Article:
Injury to streaker mars city's celebration


Published: Tuesday, January 9, 2007 at 7:07 a.m.
Last Modified: Tuesday, January 9, 2007 at 12:00 a.m.

A serious traffic crash just west of the post-game victory party on W. University Avenue marred what police said was otherwise a night of well-behaved celebration following the University of Florida's BCS National Championship win.

A man, who police did not identify this morning, was transported to Shands at UF with possibly life-threatening injuries after running into a car while streaking across W. University Avenue at roughly 1 a.m., according to Sgt. Keith Kameg with the Gainesville Police Department.

Kameg said the man, who was naked, tried to cross the road in the 2200 block of W. University Avenue.

He said the man crossed the eastbound lanes of traffic, but ran into a car in the westbound lanes, hitting his head on the windshield.

"With the exception of this streaker, who appeared to be celebrating from the game, the night went very well," Kameg said. "If you take that out of the equation, the worst thing that happened was that a beautiful tree was destroyed."

Kameg said officers made only a few arrests for minor incidents, and said the only property damage the roughly 10,000 fans who mobbed W. University Avenue caused was an uprooted tree outside UF Plaza on W. University Avenue.

"There were no fights," Kameg said. "A few people got a little rambunctious, jumping on cars and that sort of thing, but officers stepped in and stopped that before it got out of hand."

The post-game party started before the game had even ended. Gators head coach Urban Meyer's fourth-quarter victory fist-pump prompted the thousands of students watching the game at the O'Connell Center to head for the streets.

Nick Rosado, a UF sophomore who was working security at the O'Connell Center, stepped back and watched as the doors to the lobby snapped open and a throng of screaming students sprinted outside.

"That's why we moved the table and everything else out of the way," Rosado said, taking a step backward. "University is about to go nuts."

The parade of orange and blue slowed to a brisk walk by the time it got outside and then stalled when it hit the first row of bars on W. University Avenue.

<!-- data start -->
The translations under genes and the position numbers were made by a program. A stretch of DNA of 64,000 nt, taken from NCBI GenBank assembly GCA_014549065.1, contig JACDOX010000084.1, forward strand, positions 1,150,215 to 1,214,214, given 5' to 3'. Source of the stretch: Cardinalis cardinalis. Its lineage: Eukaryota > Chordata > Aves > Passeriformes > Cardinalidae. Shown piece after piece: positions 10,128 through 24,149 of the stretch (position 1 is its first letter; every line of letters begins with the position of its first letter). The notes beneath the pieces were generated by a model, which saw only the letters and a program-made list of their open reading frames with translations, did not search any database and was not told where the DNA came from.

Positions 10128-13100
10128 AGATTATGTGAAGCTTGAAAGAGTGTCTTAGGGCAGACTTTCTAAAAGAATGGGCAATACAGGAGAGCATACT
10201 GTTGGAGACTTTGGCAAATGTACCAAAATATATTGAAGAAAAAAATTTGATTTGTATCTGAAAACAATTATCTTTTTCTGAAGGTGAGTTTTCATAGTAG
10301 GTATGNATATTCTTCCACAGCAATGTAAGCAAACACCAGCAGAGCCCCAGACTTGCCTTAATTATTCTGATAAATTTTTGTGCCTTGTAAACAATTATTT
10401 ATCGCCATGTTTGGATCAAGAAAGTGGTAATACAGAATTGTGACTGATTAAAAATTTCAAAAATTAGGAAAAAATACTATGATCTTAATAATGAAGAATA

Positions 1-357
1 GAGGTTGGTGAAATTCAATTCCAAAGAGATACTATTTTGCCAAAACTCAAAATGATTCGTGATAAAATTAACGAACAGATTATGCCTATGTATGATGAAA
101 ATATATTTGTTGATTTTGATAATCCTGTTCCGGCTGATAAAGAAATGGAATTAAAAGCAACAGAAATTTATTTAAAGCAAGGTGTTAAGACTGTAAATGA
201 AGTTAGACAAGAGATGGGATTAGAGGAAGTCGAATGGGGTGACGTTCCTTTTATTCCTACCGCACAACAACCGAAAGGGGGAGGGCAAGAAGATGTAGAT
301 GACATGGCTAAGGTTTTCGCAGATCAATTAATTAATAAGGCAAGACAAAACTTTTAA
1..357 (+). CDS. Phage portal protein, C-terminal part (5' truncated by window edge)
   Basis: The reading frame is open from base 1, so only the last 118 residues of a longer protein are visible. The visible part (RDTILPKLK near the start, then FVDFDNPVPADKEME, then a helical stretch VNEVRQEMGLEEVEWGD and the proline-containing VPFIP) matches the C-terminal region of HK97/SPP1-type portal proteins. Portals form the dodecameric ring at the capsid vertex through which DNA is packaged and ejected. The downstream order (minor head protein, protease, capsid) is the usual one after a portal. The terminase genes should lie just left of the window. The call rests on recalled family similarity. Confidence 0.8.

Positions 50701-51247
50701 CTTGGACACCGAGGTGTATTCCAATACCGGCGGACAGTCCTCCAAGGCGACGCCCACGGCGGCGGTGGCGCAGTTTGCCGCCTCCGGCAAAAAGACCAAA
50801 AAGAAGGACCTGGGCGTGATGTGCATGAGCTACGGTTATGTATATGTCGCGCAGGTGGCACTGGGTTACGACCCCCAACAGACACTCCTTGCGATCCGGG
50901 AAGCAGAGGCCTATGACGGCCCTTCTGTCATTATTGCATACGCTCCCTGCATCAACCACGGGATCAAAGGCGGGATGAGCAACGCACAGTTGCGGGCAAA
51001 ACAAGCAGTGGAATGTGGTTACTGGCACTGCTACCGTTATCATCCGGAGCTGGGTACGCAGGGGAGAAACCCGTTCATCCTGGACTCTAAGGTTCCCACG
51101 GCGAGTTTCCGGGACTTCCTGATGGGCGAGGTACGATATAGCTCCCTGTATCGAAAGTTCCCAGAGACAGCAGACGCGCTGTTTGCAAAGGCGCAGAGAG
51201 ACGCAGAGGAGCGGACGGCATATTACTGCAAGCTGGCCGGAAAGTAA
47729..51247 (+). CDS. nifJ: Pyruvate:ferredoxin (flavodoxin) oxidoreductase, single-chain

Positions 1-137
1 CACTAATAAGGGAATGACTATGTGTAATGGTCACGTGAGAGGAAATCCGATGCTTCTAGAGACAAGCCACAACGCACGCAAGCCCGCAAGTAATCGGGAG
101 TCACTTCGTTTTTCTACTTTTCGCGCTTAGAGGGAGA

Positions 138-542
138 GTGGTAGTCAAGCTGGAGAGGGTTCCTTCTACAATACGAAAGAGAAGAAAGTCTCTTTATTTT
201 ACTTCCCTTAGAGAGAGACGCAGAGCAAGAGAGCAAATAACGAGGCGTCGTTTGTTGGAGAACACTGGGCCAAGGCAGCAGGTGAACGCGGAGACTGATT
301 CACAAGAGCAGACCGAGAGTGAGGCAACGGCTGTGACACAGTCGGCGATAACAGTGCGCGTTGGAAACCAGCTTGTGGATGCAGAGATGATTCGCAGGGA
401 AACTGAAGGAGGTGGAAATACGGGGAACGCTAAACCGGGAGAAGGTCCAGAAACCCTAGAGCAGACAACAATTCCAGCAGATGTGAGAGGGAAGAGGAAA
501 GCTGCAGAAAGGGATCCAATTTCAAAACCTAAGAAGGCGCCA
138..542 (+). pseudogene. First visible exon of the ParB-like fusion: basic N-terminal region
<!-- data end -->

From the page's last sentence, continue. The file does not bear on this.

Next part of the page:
Fireworks flew. Fans threw streamers and spewed Silly String. They burned Ohio State paraphernalia and screamed until their voices were hoarse.

Saraa Basaria, a 19-year-old sophomore, emerged from the mob on W. University Avenue and 17th Street missing a shoe, and said while the shoe loss was all in good fun, she wouldn't be heading through the crowd again.

"People are going to have a lot of missing stuff when this is over," said Basaria's friend, 19-year-old sophomore Alisha Bhimani.

Kameg described the post-victory atmosphere as "controlled chaos."

He said officials closed off W. University Avenue from 13th Street to 22nd Street at about 11:45 p.m. Monday to allow people a chance to celebrate in the street, and opened the street again at roughly 2:30 a.m.

To deter people from climbing the city's light poles, the Public Works Department greased the poles Monday. But Kameg said fans just climbed trees instead, leading to the nearly uprooted tree incident near The Swamp.

"Mostly people are cheering and hugging," Kameg said. "No one could get on the poles, and it was a comedy in action watching people try and then slide down."

After the relatively incident-free aftermath of the national basketball championship in April, local officials had hoped for a repeat performance after Monday night's football game.

"The celebrations following the basketball championship game were exuberant yet safe," UF President Bernie Machen wrote in a letter published in Monday's Sun. "It is our hope that all UF students who celebrate after tonight's game will repeat last year's experience and enjoy themselves in a responsible way."

As the scene on W. University Avenue showed early this morning, being responsible does not necessarily mean being quiet.

"It's going to get crazy out here tonight," said UF sophomore Cathleen Salvant.

"Everyone's everywhere. It's just going to be a crazy night."

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